The only day when fake news is acceptable in Spain

The only day when fake news is acceptable in Spain

28 December was The Holy Innocents Day

Fake news is one of the scourges of modern societies and much has been written and said about their harmful role in changing the perception of the public in order to reflect a particular mindset. Whether we call it misinformation, propaganda, conspiracy theories, fake news is obviously nothing new and it has existed under one form or another ever since the dawn of human civilization.

Yet, occasionally it can give us a break to remember that there can be a lighter side to misinformation, specifically when it is intended to serve as a joke or satire. A reminder of this side of ‘fake news’ is El Día de los Santos Inocentes (‘The Day of the Holy Innocents’) celebrated in Spain every year on 28 December. It is basically the Spanish version of April Fool’s Day and there is a tradition in the media sphere to also publish a small satirical article which ‘masquerades’ as real news but is not.

The holiday has Biblical origins

There is however a dark and not humorous origin to who the Holy Innocents are. These are supposed to be all the male children under the age of 2 who were killed upon the orders of the Judean king Herod when he heard the prophecy that the real king of Judea had been born.

Somehow in modern Spain it came to be a day when it is acceptable to make light mockery of someone or pull off a prank with the excuse that the one doing the joke is ‘innocent’, or that he did not know any better that he is sinning.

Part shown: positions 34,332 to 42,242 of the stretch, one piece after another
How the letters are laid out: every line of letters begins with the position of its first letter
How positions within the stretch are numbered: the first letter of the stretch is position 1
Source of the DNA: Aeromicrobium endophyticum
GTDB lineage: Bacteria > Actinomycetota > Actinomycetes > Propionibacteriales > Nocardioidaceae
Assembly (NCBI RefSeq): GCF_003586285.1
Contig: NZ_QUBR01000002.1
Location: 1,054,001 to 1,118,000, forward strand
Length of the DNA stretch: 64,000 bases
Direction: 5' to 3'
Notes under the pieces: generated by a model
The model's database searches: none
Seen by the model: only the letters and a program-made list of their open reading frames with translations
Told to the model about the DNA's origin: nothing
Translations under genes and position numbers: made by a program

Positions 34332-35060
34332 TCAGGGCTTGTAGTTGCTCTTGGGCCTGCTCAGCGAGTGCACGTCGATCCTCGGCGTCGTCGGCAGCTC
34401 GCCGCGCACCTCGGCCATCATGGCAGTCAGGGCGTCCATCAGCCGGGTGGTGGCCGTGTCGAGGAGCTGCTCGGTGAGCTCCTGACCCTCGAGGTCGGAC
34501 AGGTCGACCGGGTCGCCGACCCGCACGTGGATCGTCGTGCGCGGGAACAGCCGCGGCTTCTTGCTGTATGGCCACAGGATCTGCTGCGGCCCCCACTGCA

This year for example, a small football club in Barcelona, called Martinenc, announced on its website that the subway station located near its premises will be renamed from Guinardó | Hospital de Sant Pau to Martinenc | Hospital de Sant Pau in the club’s honour.

Likewise a non-profit organization, also in Barcelona, called Promotion of Public Transport (PTP) posted an article on their site and social media claiming to have initiated a proposal for the introduction of an air tram that will solve the long-standing issues with public transit along the Upper Diagonal area of the city. In that way, they brought attention back to one of the issues they work to resolve.

It is common and good practice to finish off these types of articles by wishing everyone smiles during that day, reminding the reader that it is 28 December and that the news item should be taken with a grain of salt and in good spirit.



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